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I can't find any good answers. The Waffen SS was more of a private army while the Wehrmacht was a national army I think. Except that the Waffen SS was given orders by the OKW just like the Heer and they didn't seem to be used in a different way than the Heer. I searched on the internet. What came up wasn't what I was searching for. I also have a book talking exclusively about the Waffen SS, but never talking about the differences with the Wehrmacht. Yes they are like "private" but they seem to have had the exact same role in the war. They were sent to battle like every other unit.

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    If you can't find any answers, where did you look? Different recruitment policies (almost to the end) led to different personnel; ties to the Allgemeine-SS added to that; they saw themselves as "more elite" than ordinary units which was true at times and false at other times. Voting to close as trivia. – o.m. Oct 7 '16 at 17:04
  • Yeah really helpful (sarcasm) – Sami Oct 7 '16 at 17:06
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    @Sami Trivial questions which can be easily looked up on Google are actually off-topic here. However, If you show your research in your question and pin-point exactly what part are you struggling with, it will make for a good question – NSNoob Oct 7 '16 at 17:42
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    Your question is salvageable, but is falling a bit short of the community standard. If you could add one or two more paragraphs outlining and linking to some specific research you will be on track for a solid question. – Pieter Geerkens Oct 7 '16 at 17:58
  • cf Was the Waffen-SS an elite force? – sds Jun 20 '17 at 13:31
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The hierarchy between the Waffen-SS and the Wehrmacht was quite similar -- as you pointed out, both were commanded by OKW. The main organizational difference was the recruitment source. The Wehrmacht drew recruits from German citizens, just as any other country's military would draw recruits from its citizens. The Waffen-SS drew recruits from the Allgemeine-SS (which had racial requirements on recruits) and ethnic Germans (though the Nazis weren't really able to maintain their racial purity ideals as the war progressed):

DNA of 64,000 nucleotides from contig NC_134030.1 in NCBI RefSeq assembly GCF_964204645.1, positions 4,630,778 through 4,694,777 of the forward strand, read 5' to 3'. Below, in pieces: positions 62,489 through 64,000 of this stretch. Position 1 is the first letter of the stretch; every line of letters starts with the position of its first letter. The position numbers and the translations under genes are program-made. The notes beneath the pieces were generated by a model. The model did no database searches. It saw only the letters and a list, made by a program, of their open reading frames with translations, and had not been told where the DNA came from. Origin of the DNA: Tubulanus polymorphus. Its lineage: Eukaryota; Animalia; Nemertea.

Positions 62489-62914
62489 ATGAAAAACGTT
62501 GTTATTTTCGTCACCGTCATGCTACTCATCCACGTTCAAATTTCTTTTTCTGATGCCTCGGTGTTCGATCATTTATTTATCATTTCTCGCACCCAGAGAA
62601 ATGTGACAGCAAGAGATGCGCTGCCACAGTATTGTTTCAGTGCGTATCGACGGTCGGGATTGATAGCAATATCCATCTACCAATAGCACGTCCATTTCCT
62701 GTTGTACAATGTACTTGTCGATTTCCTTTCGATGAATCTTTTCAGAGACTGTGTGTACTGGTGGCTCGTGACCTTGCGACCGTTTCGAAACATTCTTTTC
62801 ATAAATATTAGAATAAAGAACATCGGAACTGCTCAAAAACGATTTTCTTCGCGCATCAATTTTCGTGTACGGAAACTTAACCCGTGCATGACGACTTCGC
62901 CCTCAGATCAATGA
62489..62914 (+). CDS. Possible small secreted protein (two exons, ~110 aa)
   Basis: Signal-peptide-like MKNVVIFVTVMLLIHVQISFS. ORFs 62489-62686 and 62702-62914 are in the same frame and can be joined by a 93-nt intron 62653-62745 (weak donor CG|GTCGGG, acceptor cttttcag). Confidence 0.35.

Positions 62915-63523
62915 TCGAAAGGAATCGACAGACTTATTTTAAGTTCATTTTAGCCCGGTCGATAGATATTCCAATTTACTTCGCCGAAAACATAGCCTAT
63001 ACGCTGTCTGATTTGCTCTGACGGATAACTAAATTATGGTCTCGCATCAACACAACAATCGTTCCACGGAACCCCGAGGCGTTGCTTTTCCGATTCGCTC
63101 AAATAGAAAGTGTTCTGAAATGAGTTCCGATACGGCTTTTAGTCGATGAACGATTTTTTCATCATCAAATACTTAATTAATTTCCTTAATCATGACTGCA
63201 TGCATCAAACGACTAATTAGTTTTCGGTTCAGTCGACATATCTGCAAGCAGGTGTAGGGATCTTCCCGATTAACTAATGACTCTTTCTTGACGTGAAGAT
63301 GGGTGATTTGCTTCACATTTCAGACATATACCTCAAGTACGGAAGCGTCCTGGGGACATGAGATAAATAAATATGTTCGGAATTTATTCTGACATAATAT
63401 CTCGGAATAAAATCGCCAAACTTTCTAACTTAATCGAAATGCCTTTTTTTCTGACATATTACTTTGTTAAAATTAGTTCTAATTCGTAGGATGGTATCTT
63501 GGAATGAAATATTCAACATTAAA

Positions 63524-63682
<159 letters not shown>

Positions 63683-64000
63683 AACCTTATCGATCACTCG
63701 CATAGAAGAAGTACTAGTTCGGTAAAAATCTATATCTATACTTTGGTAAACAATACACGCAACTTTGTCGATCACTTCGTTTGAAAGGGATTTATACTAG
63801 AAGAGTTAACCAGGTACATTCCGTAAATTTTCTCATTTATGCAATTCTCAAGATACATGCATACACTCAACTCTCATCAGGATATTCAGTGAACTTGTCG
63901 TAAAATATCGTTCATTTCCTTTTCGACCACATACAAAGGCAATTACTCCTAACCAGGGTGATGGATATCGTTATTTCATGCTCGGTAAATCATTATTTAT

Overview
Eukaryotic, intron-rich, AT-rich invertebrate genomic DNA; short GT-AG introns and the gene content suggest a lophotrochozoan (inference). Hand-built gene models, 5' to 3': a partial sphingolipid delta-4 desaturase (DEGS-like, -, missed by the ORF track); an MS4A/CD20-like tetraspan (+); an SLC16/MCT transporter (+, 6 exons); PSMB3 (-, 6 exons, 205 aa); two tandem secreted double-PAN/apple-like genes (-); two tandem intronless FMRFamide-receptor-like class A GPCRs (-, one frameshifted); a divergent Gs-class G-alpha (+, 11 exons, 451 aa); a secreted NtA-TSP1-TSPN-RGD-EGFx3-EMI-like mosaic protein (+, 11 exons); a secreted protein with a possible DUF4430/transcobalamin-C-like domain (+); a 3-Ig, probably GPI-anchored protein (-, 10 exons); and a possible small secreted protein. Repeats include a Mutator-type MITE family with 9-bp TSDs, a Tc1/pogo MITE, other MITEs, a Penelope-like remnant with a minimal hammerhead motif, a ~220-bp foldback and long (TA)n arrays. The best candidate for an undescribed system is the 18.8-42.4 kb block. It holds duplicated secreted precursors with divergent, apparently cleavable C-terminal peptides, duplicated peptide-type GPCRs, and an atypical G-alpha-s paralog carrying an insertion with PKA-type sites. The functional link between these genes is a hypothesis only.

(2) Recruiting of foreigners. With the invasion of Russia in June 1941, German propagandists set themselves to the task of changing the whole aspect of the war from a national German affair to a "European war of liberation from Communism". In this way the Nazis were able to obtain a considerable number of volunteers from occupied and even neutral countries, who were organized in combat units of their own in German uniforms and under German training. The original policy was to incorporate racially related "Germanic" people, such as the Dutch and Scandinavians, into the Waffen-SS and non-Germanic people such as the Croats into the Army. When the failures in Russia and other increasing difficulties began to affect the morale of the foreigners, their "voluntary recruitment" became more and more a matter of compulsion and their service in separate national units had to be brought under more rigid supervision. The organization of such units, therefore, was turned over in increasing measure to the Waffen-SS, even in the case of racially non-Germanic elements.

Handbook on German Military Forces, U.S. War Department Technical Manual TM-E-431, 15 March 1945, Chapter 1: The German Military System. (source)

Some Waffen-SS units with notable recruitment sources include:

Because of its closer link to the Nazi Party the Waffen-SS was entrusted to act against internal and political enemies whereas the Wehrmacht was to focus on foreign enemies:

  1. Since the Wehrmacht is dedicated exclusively and solely for deployment against the external enemies of the Reich, the use of the Waffen-SS at home is in the full interests of both the country and the Armed Forces.